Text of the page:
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Mid-Atlantic Gains Balance New England Losses; Futures Slide Ahead Of Storage Stats

Next-day prices for physical gas traded Wednesday moved little as hefty losses in New England were largely balanced by gains in the Mid-Atlantic, Marcellus, and Gulf. Great Lakes and Rockies prices were mostly mixed, but California locations were higher.

Overall the physical market rose 2 cents to average $3.39. Futures continued to slump, with November losing over a nickel, and at the close, November was seen 5.2 cents lower at $3.659 and December dropped 5.5 cents to $3.745. December crude oil fell $1.97 to $80.52/bbl.

Weather forecasters in the New England area called for load-killing rain and thunderstorms with temperatures rising Thursday to right at or slightly above seasonal norms.

"A strengthening Nor'easter will bring rain and wind to the Boston area during the middle part of the week," said AccuWeather.com meteorologist Alex Sosnowski. "The worst of the storm, wind-swept rain and coastal flooding, will target New England and neighboring Canada.

Gusty winds may make use of an umbrella difficult through Thursday. Flight delays due to gusty winds are possible throughout the Northeast. The combination of rain, wind and other conditions will cause [wind chill] temperatures to dip into the 40s at times."

Coastal flooding at high tide was “possible through Thursday, due to the storm and high astronomical tides associated with the upcoming new moon.” However, good news awaits “people with outdoor or travel plans this weekend. The storm will weaken and move away, allowing moderating temperatures. However, a sneaky, weaker storm may bring spotty showers and blustery conditions Saturday night and Sunday."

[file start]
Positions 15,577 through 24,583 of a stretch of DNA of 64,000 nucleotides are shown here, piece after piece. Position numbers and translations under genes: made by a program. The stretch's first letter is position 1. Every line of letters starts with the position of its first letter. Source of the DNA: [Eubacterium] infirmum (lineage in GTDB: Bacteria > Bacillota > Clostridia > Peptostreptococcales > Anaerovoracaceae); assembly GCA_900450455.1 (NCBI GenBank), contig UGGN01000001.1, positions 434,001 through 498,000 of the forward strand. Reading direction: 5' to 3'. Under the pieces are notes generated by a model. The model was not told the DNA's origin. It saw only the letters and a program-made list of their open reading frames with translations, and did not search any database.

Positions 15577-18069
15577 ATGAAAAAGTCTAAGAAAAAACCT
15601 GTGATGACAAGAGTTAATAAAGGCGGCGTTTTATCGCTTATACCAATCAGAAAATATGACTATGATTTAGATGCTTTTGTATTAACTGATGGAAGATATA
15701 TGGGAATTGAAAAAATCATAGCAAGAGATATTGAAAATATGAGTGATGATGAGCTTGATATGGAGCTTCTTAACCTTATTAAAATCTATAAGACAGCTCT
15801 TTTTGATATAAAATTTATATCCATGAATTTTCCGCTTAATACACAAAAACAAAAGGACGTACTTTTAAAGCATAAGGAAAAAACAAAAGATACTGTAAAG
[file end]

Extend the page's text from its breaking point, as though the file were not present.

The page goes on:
AccuWeather.com predicted that Boston's high Wednesday of 56 would rise to 61 Thursday and slip back to 57 Friday. The normal high in mid-October is 59. Providence, RI's 57 reading Wednesday was expected to make it to 62 Thursday and ease to 59 Friday. The seasonal high in Providence is 61. New Haven, CT's 60 high on Wednesday was forecast to inch lower Thursday to 59 and then to 61 Friday, the normal high.

Forecast power loads and next-day power pricing were expected to ease heading toward the weekend. ISO New England anticipated that peak power load Wednesday of 16,350 MW would hold Thursday and slide to 16,020 MW Friday. The PJM Interconnection predicted a maximum load Wednesday of 32,248 MW declining to 31,801 MW Thursday and falling to 30,174 MW Friday.

Peak power delivered Thursday at the PJM West terminal fell 49 cents to $42.10/MWh, and off-peak power Thursday at the ISO New England Massachusetts Hub shed $6.65 to $24.00/MWh.

Gas for Thursday at the Algonquin Citygates fell 24 cents to $2.74, and packages at Iroquois Waddington were seen a dime lower at $3.56. Gas on Tennessee Zone 6 200 L skidded 24 cents to $2.75.

Prices in the Mid-Atlantic and Marcellus for the most part firmed. Gas bound for New York City on Transco Zone 6 gained 6 cents to average $2.68, and deliveries to Tetco M-3 added 12 cents to $2.60.

On Millennium, next-day packages were observed 8 cents higher at $2.41, and parcels on Transco Leidy were quoted 14 cents higher at $2.44. Gas on Tennessee Zone 4 Marcellus changed hands at $2.22, down 4 cents, but on Dominion South, next-day packages came in at $2.45, down 7 cents.

In the Rockies, prices were narrowly mixed. At the Cheyenne Hub, Thursday gas fell 2 cents to $3.46 and on CIG Mainline, next-day deliveries were quoted 3 cents lower to $3.42. On Northwest Pipeline Wyoming, Thursday gas rose 3 cents to $3.42, while gas at Opal added a penny to $3.48.